8: The Seven-Year Twitch

8: The Seven-Year Twitch

From Chicken Soup for the Soul: Raising Kids on the Spectrum

The Seven-Year Twitch

Hope begins in the dark, the stubborn hope that if you just show up and try to do the right thing the dawn will come.

~Anne Lamott

“What color is this?” Maggie asks, holding the crayon in front of her face. I am frozen in suspended animation on the staircase, waiting.

Watery sunlight streams through the window, washing over my two girls, their legs folded beneath them in matching Ws on the kitchen floor. A kaleidoscopic bucket of broken, discarded crayons sits on the floor between them, as pixie dust swirls around their golden silhouettes.

“Purple,” Julia answers.

I ease backwards down the stairs to erase my presence, careful not to make any sudden noise that might break the fragile truce unfolding, where an older sister has taken it upon herself to pull her younger sister out of her dark spell. A five-year-old, who in just a few short weeks has learned the principles of Applied Behavior Analysis (ABA) and is applying them in her own kitchen-floor play therapy with her baby sister, who was recently diagnosed with an autism spectrum disorder.

The ink is not yet dry on Julia’s reams of paperwork. A parade of evaluators, therapists, doctors, and a full committee have all weighed in and unanimously agreed: Julia is officially a preschooler with a disability, squashing any last hopes we may have held that she was simply delayed and would eventually come around. I still haven’t grasped the full impact of this diagnosis. Will she go to college? Will she get married? Is she even capable of sustaining any kind of relationship? Will I ever have a meaningful conversation with my daughter? Instead, I ask all of them, “What will become of my child?” My eyes plead with them for a shred of hope, but they cannot answer me. “No one has a crystal ball,” they tell me with a sympathetic shrug.

The heartache of her diagnosis is so debilitating I believe the gaping wound will never heal. Every time I see Julia trapped within, lost internally, unable and seemingly unwilling to communicate, every time I see her stimming (self-stimulatory behavior) around the house, humming and grunting and thrashing into furniture to self-soothe, every time she explodes in frustration because no one, not even her own mother, can understand her, I feel that wound is torn open, again and again, all day long. I develop a persistent nervous twitch under my left eye, branding me so my anguish is both internal and external for the world to see.

I grieve, day and night. I mourn for Maggie, who should have had a playmate in her sister. Instead, my sensitive firstborn tries to protect me by shouldering more responsibility for her sister. She has a preternatural ability to look deeply into my soul and feel my pain viscerally, as if it were her own. I mourn for our family and the new uncertainty of our future. But mostly, I mourn for Julia who may never know a life where everything is possible. I rock my second born in my arms at night, staring at the stars and the moon outside her window, and ask out loud to God, my ancestors, the universe, anyone who will listen, “What will become of my child?”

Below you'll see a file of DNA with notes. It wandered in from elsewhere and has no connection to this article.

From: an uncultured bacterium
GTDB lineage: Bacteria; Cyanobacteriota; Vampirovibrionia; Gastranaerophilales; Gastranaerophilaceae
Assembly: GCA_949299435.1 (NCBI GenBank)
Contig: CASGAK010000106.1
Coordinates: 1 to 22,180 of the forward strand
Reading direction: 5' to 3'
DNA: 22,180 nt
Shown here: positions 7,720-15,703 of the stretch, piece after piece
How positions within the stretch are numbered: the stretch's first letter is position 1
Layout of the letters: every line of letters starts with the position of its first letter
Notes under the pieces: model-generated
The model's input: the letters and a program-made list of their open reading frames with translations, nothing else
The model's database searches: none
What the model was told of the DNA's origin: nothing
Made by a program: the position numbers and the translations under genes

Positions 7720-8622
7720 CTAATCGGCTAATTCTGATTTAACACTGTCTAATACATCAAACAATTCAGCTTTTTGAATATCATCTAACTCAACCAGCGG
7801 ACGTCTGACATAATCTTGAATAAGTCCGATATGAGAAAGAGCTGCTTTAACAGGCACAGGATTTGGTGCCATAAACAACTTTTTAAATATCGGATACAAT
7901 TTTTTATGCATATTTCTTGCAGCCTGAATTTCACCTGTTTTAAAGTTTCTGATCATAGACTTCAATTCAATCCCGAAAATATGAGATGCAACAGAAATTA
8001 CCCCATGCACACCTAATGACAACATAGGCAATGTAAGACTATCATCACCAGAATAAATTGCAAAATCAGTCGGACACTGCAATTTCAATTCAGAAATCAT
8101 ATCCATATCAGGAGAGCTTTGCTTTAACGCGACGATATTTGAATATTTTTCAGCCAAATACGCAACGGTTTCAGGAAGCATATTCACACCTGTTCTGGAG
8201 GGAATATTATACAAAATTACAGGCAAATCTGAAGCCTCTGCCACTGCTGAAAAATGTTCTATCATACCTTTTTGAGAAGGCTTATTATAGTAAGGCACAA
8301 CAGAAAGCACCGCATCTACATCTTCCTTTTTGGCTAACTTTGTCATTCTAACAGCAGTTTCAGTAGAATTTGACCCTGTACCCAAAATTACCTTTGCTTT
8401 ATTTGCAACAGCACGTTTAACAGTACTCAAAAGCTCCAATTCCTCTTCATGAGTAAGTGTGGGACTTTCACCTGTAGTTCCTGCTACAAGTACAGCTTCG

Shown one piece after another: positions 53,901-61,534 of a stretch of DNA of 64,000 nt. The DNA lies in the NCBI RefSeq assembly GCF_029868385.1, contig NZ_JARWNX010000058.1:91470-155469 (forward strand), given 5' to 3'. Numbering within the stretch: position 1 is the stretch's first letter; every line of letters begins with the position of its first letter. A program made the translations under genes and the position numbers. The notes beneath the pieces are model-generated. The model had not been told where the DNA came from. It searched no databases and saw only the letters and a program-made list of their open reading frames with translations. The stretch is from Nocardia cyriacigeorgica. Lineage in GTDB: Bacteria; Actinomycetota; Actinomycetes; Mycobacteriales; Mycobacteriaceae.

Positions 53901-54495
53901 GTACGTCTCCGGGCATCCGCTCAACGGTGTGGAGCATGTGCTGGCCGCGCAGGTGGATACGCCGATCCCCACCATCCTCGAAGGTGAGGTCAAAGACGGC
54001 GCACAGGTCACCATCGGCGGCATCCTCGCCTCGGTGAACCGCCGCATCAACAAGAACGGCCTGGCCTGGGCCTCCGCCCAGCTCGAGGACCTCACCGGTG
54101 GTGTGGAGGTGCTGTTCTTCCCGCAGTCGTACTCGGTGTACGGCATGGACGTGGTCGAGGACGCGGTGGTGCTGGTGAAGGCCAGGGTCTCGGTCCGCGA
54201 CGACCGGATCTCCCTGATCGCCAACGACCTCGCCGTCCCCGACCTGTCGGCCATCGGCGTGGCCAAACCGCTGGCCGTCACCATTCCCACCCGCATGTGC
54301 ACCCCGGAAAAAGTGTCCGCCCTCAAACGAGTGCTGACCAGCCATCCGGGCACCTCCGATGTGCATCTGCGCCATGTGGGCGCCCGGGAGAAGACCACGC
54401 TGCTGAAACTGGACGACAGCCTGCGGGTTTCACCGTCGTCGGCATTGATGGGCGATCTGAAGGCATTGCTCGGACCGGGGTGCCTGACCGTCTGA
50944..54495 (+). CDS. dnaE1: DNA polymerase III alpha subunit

We enroll Julia in a special education class over the summer. The principal is not sure this is the appropriate placement for her; Julia doesn’t even respond to her name. She may need something even more restrictive than a self-contained class with a one-on-one aide, but we will review her progress at the end of the summer. Julia spends two and a half hours a day at school, five days a week, and is pulled out for speech therapy, occupational therapy, and physical therapy. But it’s not enough and the district agrees to an additional fifteen hours a week of ABA therapy at home. At three years old, Julia is working from seven in the morning to as late as five in the afternoon.

My husband and I sit in with the ABA therapists and learn to emulate their words, their strategies, even their intonations. They have given us the special education manual to our child. We’re learning a new language and are slowly cracking the code to break through to Julia. Where before she had only looked past me, through me, or around me, we now begin to see flashes of eye contact, those beautiful orbs the color of the Aegean Sea that now glance at me hesitantly, for only a heartbeat at a time, but with new clarity and awareness. Her tantrums decrease from hours to minutes. Her speech therapist tells me Julia has blown her away; she never thought she’d see such significant gains so quickly. I cry in response, heaving sobs, because it’s the first time I’m allowed to feel hope.

•••

That was seven years ago. Today, Julia is in a mainstream class. Her IQ and language skills are in the high average to superior range. Her diagnosis has evolved from PDD-NOS to Asperger’s. She was accepted into her school’s enrichment program designed specifically for students who are identified as academically talented. Julia sits next to Maggie at the dinner table, sweeping away her sister’s long strands of hair so she can whisper — loudly — in her ear. Maggie’s shoulders shake with laugher, possibly even relief. The girls are making up for those lost early years. Julia’s teachers are working on her “calling out” without first raising her hand. I can’t help but smile with pride. My greatest fear — Julia not communicating — has been turned completely on its head. Now, we can’t get her to stop talking.

My seven-year twitch is all but forgotten.

~Amy Giles

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